On Monday, the Journal of the American Medical Association released a study that concluded that omega-3s were not helpful to patients who already have cardiovascular disease. But industry sources are quick to point out the meta-analysis flaws.
Industry sources took issue with the structure of meta-analysis and disagreed with its conclusions, citing a number of supportive studies that were excluded.
The meta-analysis, conducted by four Korean researchers, looked at 1,007 articles from which they gleaned 14 randomized, double-blind, placebo-controlled studies covering a total of 20,485 patients with a history of CVD. They concluded that there was “insufficient evidence of a secondary preventive effect” for these patients.
All of these patients were already sick and were using various pharmaceutical treatments. It’s a huge confounding factor, one that the meta-analysis did not control for. And even 20,000-plus patients, given the differences between the chosen studies, may be too small a sample size under those conditions to parse out whatever effects omega-3s might be exerting.
“That’s one of the issues with most of the secondary prevention studies for omega-3s,” said Adam Ismail, executive director of the Global Organization for EPA and DHA Omega-3.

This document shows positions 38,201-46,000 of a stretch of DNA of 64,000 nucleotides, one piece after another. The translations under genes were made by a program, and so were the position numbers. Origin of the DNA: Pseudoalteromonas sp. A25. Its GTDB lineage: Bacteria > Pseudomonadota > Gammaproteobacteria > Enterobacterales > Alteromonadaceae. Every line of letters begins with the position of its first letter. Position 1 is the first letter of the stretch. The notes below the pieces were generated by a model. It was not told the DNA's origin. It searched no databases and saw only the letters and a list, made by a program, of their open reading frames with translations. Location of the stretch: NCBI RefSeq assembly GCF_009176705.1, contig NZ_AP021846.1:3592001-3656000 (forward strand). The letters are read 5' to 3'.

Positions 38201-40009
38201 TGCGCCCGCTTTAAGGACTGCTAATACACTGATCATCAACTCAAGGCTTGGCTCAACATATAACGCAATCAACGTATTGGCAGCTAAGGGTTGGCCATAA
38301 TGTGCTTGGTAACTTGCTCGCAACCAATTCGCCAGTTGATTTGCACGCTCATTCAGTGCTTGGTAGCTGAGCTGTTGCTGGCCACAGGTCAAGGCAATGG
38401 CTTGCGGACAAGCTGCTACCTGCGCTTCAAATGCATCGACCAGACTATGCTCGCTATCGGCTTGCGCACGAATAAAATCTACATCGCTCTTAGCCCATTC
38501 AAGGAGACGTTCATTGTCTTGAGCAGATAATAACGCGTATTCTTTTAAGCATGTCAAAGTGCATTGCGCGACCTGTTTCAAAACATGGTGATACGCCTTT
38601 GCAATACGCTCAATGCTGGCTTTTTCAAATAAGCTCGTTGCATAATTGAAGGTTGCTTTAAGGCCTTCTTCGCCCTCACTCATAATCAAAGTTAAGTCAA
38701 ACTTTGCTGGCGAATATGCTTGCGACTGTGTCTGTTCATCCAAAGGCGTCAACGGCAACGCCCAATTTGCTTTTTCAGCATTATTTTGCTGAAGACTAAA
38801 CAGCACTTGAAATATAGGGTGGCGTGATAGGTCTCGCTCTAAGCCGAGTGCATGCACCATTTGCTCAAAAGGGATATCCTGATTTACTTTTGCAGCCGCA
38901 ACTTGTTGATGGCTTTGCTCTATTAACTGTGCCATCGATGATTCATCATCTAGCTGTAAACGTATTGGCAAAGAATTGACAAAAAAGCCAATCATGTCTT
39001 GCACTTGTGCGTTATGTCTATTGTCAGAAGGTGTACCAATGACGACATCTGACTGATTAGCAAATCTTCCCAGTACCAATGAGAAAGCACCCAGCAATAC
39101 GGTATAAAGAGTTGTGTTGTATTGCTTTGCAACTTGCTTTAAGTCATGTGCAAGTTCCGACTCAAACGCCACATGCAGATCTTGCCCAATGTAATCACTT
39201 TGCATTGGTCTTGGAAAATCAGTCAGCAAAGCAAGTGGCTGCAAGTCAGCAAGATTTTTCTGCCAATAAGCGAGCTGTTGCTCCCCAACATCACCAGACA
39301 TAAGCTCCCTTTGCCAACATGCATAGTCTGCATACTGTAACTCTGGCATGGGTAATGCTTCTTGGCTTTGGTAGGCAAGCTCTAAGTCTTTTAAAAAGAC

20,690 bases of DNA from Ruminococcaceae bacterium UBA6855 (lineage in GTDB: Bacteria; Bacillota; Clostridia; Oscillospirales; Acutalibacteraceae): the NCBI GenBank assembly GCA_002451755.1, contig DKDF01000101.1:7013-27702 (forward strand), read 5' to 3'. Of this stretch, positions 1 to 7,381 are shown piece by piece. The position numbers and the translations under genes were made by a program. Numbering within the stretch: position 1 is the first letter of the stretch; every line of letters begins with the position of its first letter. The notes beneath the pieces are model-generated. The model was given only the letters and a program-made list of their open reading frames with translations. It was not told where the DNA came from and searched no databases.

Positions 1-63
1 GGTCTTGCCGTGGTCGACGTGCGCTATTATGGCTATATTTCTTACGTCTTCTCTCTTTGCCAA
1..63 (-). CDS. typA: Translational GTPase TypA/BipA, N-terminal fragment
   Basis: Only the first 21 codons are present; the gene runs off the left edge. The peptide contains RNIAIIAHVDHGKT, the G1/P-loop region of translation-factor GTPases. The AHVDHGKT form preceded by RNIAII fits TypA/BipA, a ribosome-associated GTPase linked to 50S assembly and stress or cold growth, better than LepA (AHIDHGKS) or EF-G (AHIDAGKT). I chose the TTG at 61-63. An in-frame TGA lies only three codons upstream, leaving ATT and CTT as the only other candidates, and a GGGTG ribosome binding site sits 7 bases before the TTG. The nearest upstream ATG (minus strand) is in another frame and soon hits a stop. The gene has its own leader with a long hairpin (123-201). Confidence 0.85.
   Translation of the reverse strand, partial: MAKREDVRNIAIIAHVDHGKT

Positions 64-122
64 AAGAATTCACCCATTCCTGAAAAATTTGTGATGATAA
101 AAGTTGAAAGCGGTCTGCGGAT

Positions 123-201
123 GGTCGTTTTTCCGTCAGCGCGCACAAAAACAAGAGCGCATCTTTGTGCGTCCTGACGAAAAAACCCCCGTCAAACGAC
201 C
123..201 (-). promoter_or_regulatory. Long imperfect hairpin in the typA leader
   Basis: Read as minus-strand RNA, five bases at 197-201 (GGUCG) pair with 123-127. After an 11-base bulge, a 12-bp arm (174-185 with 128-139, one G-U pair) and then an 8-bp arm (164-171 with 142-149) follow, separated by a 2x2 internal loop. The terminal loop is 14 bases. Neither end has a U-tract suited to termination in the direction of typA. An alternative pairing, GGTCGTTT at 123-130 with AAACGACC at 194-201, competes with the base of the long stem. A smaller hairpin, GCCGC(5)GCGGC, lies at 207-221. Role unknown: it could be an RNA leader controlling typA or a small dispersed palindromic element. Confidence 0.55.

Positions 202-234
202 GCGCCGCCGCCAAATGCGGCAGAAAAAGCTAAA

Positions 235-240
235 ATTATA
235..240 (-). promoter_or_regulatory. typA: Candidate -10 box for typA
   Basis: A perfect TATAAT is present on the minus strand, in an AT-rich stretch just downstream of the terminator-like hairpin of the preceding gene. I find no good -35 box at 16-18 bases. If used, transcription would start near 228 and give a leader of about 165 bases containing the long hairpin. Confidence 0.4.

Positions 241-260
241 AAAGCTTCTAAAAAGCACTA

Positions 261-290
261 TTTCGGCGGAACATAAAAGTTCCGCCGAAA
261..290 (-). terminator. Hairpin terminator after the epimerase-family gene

“That doesn’t mean omega-3s have no benefit in that population. It means you have to have a really big population size in order to see an effect because they are already giving things that you know have an effect. So any additional effect is likely to be smaller than just giving them omega-3s and nothing else.”
This is the excerpts that are most worth noting. I have already seen a host of articles in the networked and mainstream press stating, “See, Omega-3s don’t help.”
There are some factors in judging the effectiveness of the Omega-3s you are taking. Here’s some reasons why Omega-3s may not be effective. Omega-3 fish oil must be distilled under the presence of nitrogen. If it’s process under the presence of oxygen, rancidity occurs. Big boxes stores with warehouses in Texas and other southern states will spoil sooner than those sold by small batch distillers. Finally once the bottle is opened light and air can affect the shelf life. Best to store your OMega-3s in the fridge and use them up once the bottle has been opened. Once I bought a clear bottle of Omega-3s capsules from Sam’s Club as a test. The bottle was clear and you could see the capsules inside. It looked cool. However, the oil was completely rancid and it was gagging. The reason most likely is due to the exposure to light which will also causes oxidation to occur. The bottles we use block that light.
In case you are wondering about all the good studies that were left out of this meta analysis, click here. This meta-analysis, which was conducted by 4 Korean researchers, reading about other studies, obviously missed the preponderance of evidence witnessed in the much larger and landmark studies. Read them for yourselves. In the meantime when CNN or FOX, NBC or ABC says, Omega-3s don’t help, think again.
LET’S PROVE THEM WRONG!
Of course, the media will tell you plant based multivitamins don’t work either.